Artificial Intelligence in Education
According to a recent report from Global Market Insights, the global market for artificial intelligence in education is predicted to reach $30 billion by 2032 amid advances in the field of machine learning. As AI tools like ChatGPT become more ubiquitous in K-12 classrooms and accessible to students, some teachers and education leaders say outright bans are less likely to be successful than implementations in personalized education and teaching problem-solving. Artificial Intelligence in Education.
That need to weigh AI’s benefits against its potential drawbacks was among the main focuses of a Tuesday webinar for the 2023 Consortium for School Networking (CoSN) annual conference, led by Indiana Chief Technology Officer Council Founding Chairman Pete Just, Wake County Public School System Director of Digital Learning and Libraries Allison Reid, School City of Mishawaka Curriculum Integration Specialist Alison Schlotfeldt, and Hinsdale Township High School District CIO Keith Bockwoldt. The discussion, titled “Education & the Artificial Intelligence (AI) Conundrum,” centered on the latest capabilities and limitations of AI ed-tech tools, and how to use language-optimizing models like ChatGPT ethically and responsibly.
Tools Help Guide
According to the panelists, tools like ChatGPT can be used to help guide students in general problem-solving, similar to how search engines can help students get past writer’s block on essay ideas. Similar to CoSN’s recent report, Artificial Intelligence (AI) in K-12, the panel noted that AI tools could also help educators formulate personalized lesson plans for students that support adaptive learning.
However, while AI tools like ChatGPT have made leaps in terms of capability in recent months, these machine learning programs still have more than a few limitations and hiccups, such as AI hallucinations, which occur when an AI responds to an inquiry in ways that do not make sense. AI outputs also often generate incorrect, biased or even “harmful” information and instructions as responses to questions, according to the panel.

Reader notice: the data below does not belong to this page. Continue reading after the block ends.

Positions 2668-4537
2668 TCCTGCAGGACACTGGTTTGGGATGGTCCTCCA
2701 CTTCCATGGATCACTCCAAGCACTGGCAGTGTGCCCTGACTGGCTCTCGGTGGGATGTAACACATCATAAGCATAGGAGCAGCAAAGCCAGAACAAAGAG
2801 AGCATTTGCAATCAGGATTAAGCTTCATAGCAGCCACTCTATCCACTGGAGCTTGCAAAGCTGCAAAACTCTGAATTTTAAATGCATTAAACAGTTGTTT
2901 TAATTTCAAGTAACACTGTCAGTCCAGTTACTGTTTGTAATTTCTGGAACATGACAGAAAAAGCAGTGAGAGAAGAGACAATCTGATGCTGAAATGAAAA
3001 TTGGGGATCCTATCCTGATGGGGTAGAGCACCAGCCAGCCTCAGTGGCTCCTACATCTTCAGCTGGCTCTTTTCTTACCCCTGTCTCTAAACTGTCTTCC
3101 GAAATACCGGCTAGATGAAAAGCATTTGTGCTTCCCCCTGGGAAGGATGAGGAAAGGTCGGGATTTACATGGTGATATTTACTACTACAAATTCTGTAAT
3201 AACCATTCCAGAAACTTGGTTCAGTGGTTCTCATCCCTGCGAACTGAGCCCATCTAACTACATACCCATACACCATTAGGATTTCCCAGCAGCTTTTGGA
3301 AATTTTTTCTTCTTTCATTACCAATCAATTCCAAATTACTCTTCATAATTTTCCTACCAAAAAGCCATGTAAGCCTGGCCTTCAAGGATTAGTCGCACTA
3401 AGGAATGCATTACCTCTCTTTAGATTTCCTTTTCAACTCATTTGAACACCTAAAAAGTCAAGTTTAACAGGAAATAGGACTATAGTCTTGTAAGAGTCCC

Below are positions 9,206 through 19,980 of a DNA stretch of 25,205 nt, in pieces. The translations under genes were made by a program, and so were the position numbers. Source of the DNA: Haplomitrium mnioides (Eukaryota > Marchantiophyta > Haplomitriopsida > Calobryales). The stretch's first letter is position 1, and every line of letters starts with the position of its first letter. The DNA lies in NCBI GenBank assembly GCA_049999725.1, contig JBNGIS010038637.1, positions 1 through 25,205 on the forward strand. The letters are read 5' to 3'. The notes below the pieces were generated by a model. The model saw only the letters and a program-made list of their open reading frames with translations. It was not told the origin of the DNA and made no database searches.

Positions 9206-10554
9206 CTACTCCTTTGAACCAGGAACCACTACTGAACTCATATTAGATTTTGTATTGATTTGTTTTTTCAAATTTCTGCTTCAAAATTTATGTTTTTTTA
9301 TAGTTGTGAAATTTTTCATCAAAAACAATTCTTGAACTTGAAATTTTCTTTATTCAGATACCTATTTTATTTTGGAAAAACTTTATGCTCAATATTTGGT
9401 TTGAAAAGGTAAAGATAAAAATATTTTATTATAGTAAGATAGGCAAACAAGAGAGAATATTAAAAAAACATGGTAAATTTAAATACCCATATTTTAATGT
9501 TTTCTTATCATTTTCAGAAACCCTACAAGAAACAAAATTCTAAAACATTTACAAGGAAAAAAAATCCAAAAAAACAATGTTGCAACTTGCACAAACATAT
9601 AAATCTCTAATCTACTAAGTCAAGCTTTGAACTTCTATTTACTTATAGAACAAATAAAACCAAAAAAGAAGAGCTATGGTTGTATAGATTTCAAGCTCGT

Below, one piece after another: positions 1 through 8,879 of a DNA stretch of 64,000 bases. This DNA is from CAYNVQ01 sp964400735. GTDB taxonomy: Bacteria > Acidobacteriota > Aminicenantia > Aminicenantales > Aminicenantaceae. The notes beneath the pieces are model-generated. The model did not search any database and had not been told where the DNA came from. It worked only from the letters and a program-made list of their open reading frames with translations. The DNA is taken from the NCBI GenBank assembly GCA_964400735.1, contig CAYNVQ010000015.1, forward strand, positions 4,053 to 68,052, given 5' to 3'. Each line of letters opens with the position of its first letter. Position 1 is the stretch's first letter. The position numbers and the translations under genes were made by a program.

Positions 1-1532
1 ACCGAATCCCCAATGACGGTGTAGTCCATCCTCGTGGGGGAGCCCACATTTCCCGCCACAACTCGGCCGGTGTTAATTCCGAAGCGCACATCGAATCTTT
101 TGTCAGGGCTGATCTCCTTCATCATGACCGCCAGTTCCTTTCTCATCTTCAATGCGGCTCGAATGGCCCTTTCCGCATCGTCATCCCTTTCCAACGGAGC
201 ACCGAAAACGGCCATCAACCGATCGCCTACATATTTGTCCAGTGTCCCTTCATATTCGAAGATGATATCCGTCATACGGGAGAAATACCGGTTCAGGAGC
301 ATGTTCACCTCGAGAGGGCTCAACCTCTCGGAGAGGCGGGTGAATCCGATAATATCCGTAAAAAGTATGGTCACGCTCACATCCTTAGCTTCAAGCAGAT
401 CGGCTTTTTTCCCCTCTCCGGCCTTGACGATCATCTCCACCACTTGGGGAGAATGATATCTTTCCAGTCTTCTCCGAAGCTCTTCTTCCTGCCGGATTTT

Despite technical kinks to work out with current AI technology, the panel generally disagreed with banning tools like ChatGPT, as some districts in the U.S. have done since its launch late last year.
Utilize the tool rather than Shying Away
“You can fight ChatGPT all you want, but kids are going to find ways to use it even if we block it,” Reid said, emphasizing the need to utilize the tool rather than shying away from it. Just said schools must teach students how to use AI technologies effectively and ethically as part of a broader push toward promoting K-12 digital literacy and helping students build science, technology, engineering and math (STEM) skill sets and aptitudes that will be needed in the workforce of tomorrow.
Schlotfeldt added that schools must accept and embrace the rise of AI ed-tech tools, much like with other classroom technologies now commonplace in K-12 schools, such as Chromebooks, game-based learning programs and tech tools for teachers that help with grading and course planning, among other uses.
“We can’t block the calculator. We can’t block ChatGPT,” she said. “We just have to adapt and overcome.”
Source: Artificial Intelligence in Education
CoSN ’23: Where Is the ‘AI Conundrum’ in Education Headed?
A Tuesday webinar at the annual Consortium for School Networking (CoSN) conference explored the pros, cons and potential classroom applications of artificial intelligence tools like ChatGPT.